The Emperor’s New Clothes - An Imperial Robe Offers Glimpse Into The Tragic Life of Emperor Guangxu

Emperor Guangxu had his whole life overshadowed by the manipulative Empress Dowager Cixi, who acted as regent when the four-year-old emperor ascended the throne. Being an emperor without any real power, the Guangxu emperor was put under house arrest merely two years after becoming a formal ruler of the country and continued to live in this way until his death.

It is now difficult for us to imagine what a tragic life Emperor Guangxu was living a century ago. Perhaps an imperial robe which is believed to have been worn by the emperor himself would be able to shed light on the cautionary tale of Emperor Guangxu.

An Imperial Kesi orange-ground twelve-symbol robe. 19th century

A closer look at the Imperial robe

Empress Dowager Cixi was regent for Guangxu emperor and continued to influence his decisions

In 1875, Tongzhi emperor, the eighth Qing emperor to rule over China proper, died at the age of 18, leaving no sons to succeed him. To resolve the succession crisis, the formidable Dowager empress Cixi, the mother of Tongzhi emperor, designated her four-year-old nephew, Zaitian, to be the successor to the throne as the Guangxu emperor. Dowager empress Cixi acted as regent for the first fourteen years of the new ruler's reign (1875-1908).

Cixi retired from the regency in 1889 but she continued to influence the Guangxu emperor’s decisions even after he began formal rule. Following the Qing Empire's defeat in the First Sino-Japanese War, the Guangxu emperor hoped to make the Qing Empire more politically and economically powerful by learning from constitutional monarchies like Japan. With the help of a group of like-minded supporters, he ordered a series of reforms aimed at making radical social and institutional changes.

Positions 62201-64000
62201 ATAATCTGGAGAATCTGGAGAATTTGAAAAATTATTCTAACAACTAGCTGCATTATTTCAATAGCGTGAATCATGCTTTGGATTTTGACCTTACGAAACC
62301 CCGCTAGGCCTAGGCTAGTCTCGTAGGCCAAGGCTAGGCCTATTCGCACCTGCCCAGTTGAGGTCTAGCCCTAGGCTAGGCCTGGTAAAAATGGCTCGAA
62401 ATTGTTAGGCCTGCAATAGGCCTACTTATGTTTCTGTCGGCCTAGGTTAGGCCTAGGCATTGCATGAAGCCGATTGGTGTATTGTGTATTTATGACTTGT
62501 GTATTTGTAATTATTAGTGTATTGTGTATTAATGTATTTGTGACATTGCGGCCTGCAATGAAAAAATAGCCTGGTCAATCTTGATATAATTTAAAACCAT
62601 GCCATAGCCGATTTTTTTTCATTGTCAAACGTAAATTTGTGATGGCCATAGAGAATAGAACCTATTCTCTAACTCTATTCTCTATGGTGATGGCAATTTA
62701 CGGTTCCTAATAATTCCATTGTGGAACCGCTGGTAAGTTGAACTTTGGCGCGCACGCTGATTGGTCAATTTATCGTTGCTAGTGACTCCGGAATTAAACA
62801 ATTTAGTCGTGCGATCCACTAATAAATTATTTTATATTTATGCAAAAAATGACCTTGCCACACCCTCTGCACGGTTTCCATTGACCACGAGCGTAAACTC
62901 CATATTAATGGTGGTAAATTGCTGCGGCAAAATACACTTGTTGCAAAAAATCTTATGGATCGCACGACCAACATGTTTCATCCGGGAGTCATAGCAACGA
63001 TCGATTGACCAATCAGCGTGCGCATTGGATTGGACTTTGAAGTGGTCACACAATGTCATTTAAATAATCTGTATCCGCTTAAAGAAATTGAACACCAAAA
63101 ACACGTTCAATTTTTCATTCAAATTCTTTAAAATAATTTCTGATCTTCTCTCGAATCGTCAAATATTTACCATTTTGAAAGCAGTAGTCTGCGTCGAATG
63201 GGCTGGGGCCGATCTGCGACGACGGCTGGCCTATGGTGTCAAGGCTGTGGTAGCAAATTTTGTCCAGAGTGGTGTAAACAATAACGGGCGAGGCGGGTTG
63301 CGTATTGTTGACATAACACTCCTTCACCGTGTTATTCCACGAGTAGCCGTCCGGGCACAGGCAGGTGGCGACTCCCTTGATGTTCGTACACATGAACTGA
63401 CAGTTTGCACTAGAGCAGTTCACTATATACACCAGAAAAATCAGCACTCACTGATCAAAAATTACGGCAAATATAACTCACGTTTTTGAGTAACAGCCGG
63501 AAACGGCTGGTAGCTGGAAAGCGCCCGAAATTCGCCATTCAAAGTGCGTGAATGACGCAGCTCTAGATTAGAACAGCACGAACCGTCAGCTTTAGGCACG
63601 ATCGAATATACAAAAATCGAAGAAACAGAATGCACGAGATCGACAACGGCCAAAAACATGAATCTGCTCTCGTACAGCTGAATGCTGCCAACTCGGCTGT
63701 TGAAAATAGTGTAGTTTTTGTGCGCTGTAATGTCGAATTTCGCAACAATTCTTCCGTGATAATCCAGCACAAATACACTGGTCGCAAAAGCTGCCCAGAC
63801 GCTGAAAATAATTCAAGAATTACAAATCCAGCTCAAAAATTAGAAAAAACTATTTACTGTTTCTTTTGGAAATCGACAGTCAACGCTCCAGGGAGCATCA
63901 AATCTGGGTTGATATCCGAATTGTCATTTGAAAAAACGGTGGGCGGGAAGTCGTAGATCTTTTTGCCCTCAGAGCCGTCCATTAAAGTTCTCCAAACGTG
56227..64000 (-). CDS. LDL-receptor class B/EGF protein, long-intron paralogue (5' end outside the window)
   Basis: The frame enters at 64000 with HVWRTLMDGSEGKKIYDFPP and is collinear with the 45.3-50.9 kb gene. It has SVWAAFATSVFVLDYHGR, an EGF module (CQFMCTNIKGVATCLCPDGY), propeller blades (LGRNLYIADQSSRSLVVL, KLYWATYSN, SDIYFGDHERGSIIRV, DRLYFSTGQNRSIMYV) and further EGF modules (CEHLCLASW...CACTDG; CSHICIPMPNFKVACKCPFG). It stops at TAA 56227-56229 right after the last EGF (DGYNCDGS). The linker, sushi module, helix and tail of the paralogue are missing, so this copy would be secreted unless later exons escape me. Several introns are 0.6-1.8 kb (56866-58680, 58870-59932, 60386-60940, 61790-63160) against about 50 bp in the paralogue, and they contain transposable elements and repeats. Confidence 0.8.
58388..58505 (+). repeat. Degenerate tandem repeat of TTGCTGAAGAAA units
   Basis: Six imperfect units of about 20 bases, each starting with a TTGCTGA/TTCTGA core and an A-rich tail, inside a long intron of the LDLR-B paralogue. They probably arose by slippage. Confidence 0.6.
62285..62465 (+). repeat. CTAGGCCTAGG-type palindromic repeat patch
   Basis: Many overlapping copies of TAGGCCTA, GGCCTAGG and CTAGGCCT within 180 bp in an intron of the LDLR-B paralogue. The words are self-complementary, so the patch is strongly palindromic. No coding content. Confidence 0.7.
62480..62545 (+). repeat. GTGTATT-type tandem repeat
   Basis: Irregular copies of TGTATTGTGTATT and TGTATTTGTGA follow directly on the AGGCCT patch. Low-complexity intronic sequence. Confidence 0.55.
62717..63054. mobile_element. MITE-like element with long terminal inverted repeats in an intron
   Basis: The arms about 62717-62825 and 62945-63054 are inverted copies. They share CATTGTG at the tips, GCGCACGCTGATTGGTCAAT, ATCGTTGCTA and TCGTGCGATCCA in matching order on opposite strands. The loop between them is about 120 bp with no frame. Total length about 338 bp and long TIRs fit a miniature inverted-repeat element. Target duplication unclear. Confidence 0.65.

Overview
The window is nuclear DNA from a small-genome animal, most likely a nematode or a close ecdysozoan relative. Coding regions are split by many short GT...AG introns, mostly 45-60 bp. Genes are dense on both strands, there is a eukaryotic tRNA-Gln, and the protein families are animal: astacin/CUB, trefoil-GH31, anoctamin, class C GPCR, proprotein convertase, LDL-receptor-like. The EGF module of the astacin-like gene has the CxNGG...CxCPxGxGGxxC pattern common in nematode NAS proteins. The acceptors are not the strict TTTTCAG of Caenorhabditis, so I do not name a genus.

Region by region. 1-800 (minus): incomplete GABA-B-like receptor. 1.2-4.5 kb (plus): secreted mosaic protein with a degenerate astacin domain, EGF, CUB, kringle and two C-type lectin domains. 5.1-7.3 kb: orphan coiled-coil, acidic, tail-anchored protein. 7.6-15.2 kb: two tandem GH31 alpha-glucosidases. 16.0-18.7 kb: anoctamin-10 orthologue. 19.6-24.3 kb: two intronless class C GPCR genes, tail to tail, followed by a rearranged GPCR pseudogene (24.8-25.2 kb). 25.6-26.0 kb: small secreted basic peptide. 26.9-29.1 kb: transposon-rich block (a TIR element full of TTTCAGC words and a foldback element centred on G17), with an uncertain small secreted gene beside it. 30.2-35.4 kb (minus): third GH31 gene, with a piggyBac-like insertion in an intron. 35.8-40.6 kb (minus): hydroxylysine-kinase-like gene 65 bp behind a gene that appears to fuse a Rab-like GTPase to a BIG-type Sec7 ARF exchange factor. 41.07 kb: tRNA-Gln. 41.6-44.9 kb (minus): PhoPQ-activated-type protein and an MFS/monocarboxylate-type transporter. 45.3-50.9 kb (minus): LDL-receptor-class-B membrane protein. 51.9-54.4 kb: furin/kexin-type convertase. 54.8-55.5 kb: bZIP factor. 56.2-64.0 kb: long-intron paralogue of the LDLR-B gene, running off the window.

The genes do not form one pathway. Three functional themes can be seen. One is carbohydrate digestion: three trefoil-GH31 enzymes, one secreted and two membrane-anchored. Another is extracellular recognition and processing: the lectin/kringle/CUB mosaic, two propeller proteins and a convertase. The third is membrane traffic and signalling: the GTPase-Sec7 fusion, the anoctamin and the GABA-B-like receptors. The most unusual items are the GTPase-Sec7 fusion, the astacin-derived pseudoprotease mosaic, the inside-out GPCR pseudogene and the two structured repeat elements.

The reform sparked intense opposition among the conservative ruling elite. Empress Dowager Cixi engineered a coup on September 22, 1898, and put the emperor under house arrest within the Summer Palace until his death in 1908. The reform only lasted 103 days and went down in history as the ‘Hundred Days’ Reform’. It ended with the rescinding of the new edicts and the execution of six of the reform's chief advocates.

A closer look at the Imperial robe

A closer look at the Imperial robe

At the age of 37, the Guangxu emperor died on 14 November 1908, one day before Cixi’s death. It was speculated that the emperor could have been murdered but none of the theories was completely accepted by historians.

On the coming 7 November, an imperial kesi orange-ground twelve-symbol robe will be auctioned at Bonhams in London for £150,000 - 250,000. The auction house believes it probably dates to the 1880s and may have been worn by the Guangxu emperor (1871-1908) during the earlier years of his reign.

The apricot-orange colour xinghuang is referred to as one of the 'Five Imperial Yellows' used at the Qing Court, which could only be worn by Princes and Princesses of the First Rank and Imperial Consorts of the Second and Third Degree. The auction house believed that this apricot-ground 'Twelve-Symbol' robe would have been considered appropriate to signify the young Guangxu emperor's status as heir apparent, when he had not yet formally assumed control of the government.

The Twelve Symbols of Imperial Authority further reinforce the emperor's essence over eloquence, articulation, forcefulness and vigour. A rigid scheme defined the position of the Twelve Symbols on the robes.